English composer-pianist, teacher and political activist Cornelius Cardew (1936-1981) was in the vanguard of the thriving 1960s UK experimental music scene. He co-founded the Scratch Orchestra which performed his monumental The Great Learning (1969) on the influential 1971 Deutsche Grammophon LP.
Cardew’s text score consists of seven Paragraphs (large sections) for a large number of both trained and untrained musicians, the libretto drawn from Confucian texts. The Great Learning’s musical idiom and democratic social message was in tune with the times and as such deeply challenged many musicians’ views on the possibilities of ensemble music-making.
To perform The Great Learning in Montreal in 1996 was also American composer Dean Rosenthal’s motivation to organize the Montréal Scratch Orchestra with 14 student experimental music enthusiasts at McGill University. Their 1996 live concert performance of two Paragraphs was recorded, and has now been released on Tone Glow Records.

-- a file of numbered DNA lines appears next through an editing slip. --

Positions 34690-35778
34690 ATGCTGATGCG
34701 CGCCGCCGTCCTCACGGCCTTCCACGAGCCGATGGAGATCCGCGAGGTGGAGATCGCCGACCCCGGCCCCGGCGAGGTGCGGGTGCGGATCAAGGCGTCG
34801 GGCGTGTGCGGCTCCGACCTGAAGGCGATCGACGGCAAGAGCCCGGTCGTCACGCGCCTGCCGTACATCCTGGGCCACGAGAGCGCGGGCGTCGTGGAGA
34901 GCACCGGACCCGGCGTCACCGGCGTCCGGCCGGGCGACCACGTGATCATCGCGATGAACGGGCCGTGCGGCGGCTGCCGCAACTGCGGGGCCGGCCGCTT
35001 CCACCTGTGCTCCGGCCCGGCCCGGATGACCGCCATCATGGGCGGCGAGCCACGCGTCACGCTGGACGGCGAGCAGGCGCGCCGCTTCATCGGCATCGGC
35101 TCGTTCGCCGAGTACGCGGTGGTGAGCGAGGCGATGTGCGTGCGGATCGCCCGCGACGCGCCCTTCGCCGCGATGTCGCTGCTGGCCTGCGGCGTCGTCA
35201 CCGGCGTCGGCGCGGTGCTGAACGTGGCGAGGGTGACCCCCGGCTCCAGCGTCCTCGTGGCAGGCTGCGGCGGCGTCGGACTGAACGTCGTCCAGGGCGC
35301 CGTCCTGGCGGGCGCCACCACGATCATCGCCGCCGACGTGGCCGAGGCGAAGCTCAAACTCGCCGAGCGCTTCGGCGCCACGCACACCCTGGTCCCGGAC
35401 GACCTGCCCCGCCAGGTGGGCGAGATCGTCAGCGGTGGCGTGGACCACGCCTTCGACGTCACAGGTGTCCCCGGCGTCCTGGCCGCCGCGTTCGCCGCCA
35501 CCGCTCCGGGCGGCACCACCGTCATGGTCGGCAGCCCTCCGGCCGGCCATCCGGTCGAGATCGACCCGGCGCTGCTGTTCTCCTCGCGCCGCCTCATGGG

The all-vocal Paragraph 7 features a constantly shifting sound cloud of male and female voices humming or singing the text. Each chorus member initially chooses their own note and proceeds according to the written instructions. Individual voices emerge, join others in unison, then recede, in a process which sounds organic: waves cresting and falling perhaps. Paragraph 1, on the other hand, is anchored by skilled organist Philip Clarke’s slowly shifting single tones which build into massive chord clusters. It’s joined by massed whistles interrupted by spoken choral recitations of the Confucian script. The track ends elegantly, a mirror of the way it began, with the acoustic organ’s voice gradually dying, literally running out of air.